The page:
Wednesday, November 07, 2007

Living on the Surface of the Self?

"This morning the governess came to confession. I happen to know that her regular confessor is my colleague, the Cure de Heuchin, but I could not refuse her as a penitent. Those people who think the Sacrament gives us instant power to read the hidden places of a soul are indeed credulous! If only we could ask them to try for themselves! Used as I am to the confessions of simple seminary students, I still cannot manage to understand what horrible metamorphosis has enabled so many people to show me their inner life as a mere convention, a formal scheme without one clue to its reality. I should imagine that once they have ceased to be adolescents, few Catholics go in mortal sin to communion. It’s so easy not to go to confession at all. But there are worse things. Petty lies can slowly form a crust around the consciousness of evasion and subterfuge. The outer shell retains the vague shape of what it covers, but that is all. In time by sheer force of habit, the least ‘gifted’ end by evolving their own particular idiom, which still remains incredibly abstract. They don’t hide much, but their sly candour reminds one of a dirty window-pane, so blurred that light has to struggle through it, and nothing can be clearly seen.

What then remains of confession? It barely skims the surface of conscience. I don’t say dry rot has set in underneath; it seems more like petrification." (pp. 107-109).

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"For several days I have been thinking a great deal about sin. In defining sin as a failure to obey God’s law, I feel there is a risk of conveying too abstract an idea of it. People say such foolish things about sin, and as usual they never take the trouble to think. For centuries now doctors have been discussing disease. If they had been content to define it as a failure to obey the rules of health, they would long since have been in agreement. But they study it in the individual patient in the hope of curing him. And that is just what we priests are also attempting. So that really we aren’t very impressed by sneers and smiles and jokes about sin.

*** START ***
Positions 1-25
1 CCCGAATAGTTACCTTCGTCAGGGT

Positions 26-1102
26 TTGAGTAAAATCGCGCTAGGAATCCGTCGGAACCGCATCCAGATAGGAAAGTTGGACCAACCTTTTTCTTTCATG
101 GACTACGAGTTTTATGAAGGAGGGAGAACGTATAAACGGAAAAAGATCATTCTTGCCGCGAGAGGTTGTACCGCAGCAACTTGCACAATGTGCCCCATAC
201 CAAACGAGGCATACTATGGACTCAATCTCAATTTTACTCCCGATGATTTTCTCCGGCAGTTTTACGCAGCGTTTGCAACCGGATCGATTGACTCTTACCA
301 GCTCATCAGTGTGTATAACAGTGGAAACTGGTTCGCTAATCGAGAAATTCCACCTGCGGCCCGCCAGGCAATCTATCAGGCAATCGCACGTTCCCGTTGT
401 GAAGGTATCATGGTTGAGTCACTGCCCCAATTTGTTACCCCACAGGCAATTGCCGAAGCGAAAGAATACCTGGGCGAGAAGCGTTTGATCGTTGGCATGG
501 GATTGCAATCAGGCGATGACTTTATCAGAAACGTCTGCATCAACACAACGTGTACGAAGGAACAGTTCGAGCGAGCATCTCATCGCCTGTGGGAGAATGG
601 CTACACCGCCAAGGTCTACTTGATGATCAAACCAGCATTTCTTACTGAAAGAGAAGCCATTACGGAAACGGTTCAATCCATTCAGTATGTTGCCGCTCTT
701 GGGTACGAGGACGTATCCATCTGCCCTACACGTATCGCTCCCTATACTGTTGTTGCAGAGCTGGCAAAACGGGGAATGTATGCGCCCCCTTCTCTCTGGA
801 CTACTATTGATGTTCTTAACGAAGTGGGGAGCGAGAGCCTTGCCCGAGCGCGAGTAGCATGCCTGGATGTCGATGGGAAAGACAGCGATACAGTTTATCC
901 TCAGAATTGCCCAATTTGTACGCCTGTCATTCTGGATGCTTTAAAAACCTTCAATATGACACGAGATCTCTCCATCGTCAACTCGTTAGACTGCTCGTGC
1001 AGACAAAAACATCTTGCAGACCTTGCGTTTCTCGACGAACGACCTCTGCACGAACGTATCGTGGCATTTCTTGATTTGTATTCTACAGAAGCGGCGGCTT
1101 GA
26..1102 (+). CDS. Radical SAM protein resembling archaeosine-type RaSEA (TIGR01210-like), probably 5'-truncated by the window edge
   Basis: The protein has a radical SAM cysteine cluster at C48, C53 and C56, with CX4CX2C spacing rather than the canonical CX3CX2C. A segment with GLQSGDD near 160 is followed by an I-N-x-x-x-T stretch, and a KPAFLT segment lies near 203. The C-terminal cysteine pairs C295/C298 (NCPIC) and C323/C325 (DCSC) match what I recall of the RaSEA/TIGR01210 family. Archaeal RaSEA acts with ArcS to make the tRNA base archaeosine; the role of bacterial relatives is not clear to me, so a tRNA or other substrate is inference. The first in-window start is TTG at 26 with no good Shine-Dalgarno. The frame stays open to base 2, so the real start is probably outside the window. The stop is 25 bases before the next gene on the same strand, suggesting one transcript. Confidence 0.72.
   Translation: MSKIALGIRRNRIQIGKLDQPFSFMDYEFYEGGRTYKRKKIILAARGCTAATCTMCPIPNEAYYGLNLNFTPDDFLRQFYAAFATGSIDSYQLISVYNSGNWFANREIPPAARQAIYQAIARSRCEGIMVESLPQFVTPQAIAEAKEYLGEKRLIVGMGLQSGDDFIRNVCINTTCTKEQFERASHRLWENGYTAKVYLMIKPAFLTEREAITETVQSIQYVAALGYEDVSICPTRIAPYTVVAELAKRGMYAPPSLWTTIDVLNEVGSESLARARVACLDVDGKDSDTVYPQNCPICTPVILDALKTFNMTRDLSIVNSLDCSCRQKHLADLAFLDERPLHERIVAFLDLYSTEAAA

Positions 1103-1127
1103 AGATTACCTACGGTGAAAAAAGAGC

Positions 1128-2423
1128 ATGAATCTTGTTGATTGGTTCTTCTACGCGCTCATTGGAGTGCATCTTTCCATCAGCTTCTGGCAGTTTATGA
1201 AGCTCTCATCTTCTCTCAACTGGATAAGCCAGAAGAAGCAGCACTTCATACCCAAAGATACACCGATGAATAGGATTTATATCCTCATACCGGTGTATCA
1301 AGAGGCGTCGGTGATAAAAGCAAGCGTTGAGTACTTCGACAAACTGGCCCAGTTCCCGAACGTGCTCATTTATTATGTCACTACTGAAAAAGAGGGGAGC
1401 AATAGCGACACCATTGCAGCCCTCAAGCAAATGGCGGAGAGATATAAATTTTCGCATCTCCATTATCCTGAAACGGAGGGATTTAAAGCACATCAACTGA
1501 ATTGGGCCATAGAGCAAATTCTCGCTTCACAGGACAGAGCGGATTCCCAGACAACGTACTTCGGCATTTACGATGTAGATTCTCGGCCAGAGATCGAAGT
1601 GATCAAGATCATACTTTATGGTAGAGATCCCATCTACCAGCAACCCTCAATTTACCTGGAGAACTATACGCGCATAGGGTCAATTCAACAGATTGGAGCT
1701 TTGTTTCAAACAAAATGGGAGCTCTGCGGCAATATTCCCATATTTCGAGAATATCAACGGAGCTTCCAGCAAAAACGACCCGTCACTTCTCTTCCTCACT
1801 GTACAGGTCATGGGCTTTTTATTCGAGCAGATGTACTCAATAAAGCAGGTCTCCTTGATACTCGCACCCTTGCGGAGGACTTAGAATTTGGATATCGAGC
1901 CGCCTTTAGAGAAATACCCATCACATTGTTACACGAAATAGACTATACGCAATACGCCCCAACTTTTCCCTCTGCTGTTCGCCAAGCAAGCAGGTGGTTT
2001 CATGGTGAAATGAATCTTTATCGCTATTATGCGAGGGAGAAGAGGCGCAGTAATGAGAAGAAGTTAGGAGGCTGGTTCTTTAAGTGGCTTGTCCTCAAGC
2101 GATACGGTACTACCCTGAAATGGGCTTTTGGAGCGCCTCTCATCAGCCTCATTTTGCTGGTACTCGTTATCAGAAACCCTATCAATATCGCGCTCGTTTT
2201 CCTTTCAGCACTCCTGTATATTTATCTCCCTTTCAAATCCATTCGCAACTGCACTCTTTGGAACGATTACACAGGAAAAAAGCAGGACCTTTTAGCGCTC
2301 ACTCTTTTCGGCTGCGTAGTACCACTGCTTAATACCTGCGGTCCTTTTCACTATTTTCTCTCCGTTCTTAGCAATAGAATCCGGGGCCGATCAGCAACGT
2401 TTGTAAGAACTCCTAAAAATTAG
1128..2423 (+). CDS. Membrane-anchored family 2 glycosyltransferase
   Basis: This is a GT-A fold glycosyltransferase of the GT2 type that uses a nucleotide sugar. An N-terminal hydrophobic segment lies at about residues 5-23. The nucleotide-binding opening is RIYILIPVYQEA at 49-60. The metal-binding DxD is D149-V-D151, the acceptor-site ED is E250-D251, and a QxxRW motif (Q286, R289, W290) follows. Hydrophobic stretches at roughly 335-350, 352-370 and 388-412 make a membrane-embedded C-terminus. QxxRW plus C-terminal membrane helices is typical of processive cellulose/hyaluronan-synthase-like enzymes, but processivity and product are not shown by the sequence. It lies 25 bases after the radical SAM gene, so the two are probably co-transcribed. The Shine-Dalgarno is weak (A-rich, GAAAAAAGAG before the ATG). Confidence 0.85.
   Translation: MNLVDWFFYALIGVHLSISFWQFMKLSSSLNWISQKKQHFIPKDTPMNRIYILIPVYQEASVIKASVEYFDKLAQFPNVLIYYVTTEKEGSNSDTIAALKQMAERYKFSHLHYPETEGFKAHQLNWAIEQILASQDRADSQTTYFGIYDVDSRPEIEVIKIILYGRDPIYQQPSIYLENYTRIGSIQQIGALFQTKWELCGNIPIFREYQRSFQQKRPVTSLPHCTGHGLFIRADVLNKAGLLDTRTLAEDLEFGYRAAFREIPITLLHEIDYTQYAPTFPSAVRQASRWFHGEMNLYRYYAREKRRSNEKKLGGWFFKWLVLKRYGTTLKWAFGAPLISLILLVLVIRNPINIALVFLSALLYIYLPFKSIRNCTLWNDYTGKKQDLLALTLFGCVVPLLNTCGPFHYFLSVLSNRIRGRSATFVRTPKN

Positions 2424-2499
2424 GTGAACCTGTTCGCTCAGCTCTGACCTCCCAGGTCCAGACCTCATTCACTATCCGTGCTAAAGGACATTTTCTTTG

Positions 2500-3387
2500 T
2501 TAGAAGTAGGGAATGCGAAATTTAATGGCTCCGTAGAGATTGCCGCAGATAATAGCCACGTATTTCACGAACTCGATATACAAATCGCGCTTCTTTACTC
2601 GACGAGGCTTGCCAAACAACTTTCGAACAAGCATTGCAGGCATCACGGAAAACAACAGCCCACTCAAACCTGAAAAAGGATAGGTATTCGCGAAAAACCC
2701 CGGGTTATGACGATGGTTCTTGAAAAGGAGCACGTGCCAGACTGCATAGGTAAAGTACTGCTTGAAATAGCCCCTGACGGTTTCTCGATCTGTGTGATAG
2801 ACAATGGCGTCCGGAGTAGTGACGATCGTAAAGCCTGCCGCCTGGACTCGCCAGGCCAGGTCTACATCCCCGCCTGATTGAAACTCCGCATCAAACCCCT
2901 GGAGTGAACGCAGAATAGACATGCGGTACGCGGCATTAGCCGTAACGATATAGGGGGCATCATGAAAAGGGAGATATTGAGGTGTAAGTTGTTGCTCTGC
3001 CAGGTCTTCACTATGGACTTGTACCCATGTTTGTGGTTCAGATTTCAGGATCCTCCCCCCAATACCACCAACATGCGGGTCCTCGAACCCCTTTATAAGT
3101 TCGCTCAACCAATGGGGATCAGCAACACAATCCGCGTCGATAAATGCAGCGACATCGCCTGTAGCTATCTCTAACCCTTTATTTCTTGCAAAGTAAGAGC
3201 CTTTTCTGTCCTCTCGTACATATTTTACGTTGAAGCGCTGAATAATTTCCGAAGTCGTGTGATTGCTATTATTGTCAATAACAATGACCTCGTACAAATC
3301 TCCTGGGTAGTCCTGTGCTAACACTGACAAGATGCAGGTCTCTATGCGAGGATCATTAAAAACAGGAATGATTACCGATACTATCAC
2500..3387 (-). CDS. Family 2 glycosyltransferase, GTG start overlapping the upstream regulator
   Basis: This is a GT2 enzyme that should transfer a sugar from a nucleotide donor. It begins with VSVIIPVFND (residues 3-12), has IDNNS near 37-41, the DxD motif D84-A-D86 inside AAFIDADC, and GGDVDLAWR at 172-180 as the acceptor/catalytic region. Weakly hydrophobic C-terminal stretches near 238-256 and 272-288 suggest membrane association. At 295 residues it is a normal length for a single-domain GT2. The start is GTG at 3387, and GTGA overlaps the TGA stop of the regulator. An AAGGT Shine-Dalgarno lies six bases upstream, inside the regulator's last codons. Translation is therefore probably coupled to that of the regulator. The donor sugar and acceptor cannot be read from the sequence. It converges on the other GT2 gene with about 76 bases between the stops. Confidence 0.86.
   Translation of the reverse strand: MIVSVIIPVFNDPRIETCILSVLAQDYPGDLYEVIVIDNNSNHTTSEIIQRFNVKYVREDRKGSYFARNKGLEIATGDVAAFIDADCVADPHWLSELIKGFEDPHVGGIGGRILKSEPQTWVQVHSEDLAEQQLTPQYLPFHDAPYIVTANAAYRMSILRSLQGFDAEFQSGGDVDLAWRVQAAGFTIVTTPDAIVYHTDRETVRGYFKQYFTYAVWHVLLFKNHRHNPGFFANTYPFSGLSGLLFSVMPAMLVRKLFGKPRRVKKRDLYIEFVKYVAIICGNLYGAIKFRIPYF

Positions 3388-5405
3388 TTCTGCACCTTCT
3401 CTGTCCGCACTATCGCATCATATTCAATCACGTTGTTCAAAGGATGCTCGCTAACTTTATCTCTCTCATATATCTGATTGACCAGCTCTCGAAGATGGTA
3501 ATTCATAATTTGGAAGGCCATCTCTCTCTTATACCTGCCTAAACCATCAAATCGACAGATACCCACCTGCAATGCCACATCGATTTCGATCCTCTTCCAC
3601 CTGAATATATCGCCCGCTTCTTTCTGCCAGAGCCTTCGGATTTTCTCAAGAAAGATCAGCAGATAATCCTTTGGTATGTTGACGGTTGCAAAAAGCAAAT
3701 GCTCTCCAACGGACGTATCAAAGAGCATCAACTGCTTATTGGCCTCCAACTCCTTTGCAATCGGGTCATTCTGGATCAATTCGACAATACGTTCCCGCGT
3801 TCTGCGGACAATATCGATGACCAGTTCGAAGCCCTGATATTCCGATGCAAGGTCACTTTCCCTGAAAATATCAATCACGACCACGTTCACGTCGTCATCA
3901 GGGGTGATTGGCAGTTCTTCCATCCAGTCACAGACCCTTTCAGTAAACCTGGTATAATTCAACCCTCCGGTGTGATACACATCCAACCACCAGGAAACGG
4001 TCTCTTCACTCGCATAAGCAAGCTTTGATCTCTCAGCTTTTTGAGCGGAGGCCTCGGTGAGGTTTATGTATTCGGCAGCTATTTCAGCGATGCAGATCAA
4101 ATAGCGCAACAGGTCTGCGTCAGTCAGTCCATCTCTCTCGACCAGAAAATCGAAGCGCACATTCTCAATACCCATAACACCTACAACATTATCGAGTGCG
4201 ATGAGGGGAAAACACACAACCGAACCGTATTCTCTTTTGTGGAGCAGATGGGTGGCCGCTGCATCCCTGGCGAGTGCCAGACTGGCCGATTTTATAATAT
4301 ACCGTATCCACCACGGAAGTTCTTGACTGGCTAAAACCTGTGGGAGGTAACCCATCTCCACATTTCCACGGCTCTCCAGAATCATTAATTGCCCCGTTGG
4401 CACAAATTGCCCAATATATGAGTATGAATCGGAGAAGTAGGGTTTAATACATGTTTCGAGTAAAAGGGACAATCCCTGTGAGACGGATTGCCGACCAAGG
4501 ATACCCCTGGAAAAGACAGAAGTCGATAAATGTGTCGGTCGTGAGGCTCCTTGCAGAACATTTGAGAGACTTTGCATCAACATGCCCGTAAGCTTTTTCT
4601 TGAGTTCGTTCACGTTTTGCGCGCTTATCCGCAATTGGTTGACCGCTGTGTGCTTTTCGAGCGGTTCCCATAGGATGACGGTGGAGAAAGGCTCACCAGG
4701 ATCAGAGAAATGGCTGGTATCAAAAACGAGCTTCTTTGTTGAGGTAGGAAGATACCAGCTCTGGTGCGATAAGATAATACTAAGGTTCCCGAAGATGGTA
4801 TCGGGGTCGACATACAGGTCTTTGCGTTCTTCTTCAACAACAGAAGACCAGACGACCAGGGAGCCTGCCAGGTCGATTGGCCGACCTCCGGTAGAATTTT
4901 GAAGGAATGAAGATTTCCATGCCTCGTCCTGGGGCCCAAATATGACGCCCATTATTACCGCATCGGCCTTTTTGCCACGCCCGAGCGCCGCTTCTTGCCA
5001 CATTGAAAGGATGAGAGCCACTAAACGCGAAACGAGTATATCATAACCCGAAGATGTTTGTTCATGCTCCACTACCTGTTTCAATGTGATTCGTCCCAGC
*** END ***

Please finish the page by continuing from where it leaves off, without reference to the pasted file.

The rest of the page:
And of course people always refuse to see beyond the individual fault. But after all the transgression itself is only the eruption. And the symptoms which most impress outsiders aren’t always the gravest and most disquieting.

I believe, in fact I am certain, that many men never give out the whole of themselves, their deepest truth. They live on the surface, and yet, so rich is the soil of humanity that even this thin outer layer is able to yield a kind of meager harvest which gives the illusion of real living. I’ve heard that during the last war timid little clerks would turn out to be real leaders; without knowing it, they had in them the passion to command. There is, to be sure, no resemblance there with what we mean when we use the beautiful work ‘conversion’- convertere – but still it had sufficed that these poor creatures should experience the most primitive sort of heroism, heroism devoid of all purity. How many men will never have the least idea of what is meant by supernatural heroism, without which there is no inner life! Yet by that very same inner life shall they be judged: after a little thought the thing becomes certain, quite obvious. Therefore? …Therefore when death has bereft them of all the artificial props with which society provides such people, they will find themselves as they really are, as they were without even knowing it – horrible undeveloped monsters, the stumps of men.

Fashioned thus, what can they say of sin? What do they know about it? The cancer that is eating into them is painless – like so many tumours. Probably at some period in their lives most of them felt only a vague discomfort, and it soon passed off. It is rare for a child not to have known an inner life, as Christianity understands it, however, embryonic the form. One day or another all young lives are stirred by an urge which seems to compel; every pure young breast has depths which are raised to heroism. Not very urgent perhaps, but just strongly enough to show the little creature a glimpse, which sometimes half-consciously he accepts, of the huge risk that salvation entails, and gives to human life all its divinity. He has sensed something of good and evil, has seen them both in their pristine essence unalloyed by notions of social discipline and habit. But of course his reactions are those of a child, and of such a decisive solemn moment the grown-up man will keep no more than the memory of something rather childishly dramatic something mischievously quaint, whose true meaning he never will realize, yet of which he may talk to the end of his days with a soft, rather too soft a smile, the almost lewd smile of old men …. (107-109)

(The Diary of a Country Priest by George Bernanos, 1937 translated by Pamela Morris, Carroll & Graf Publishers 2002 pg. 86)

(Courtesty of Virginia Hughes)

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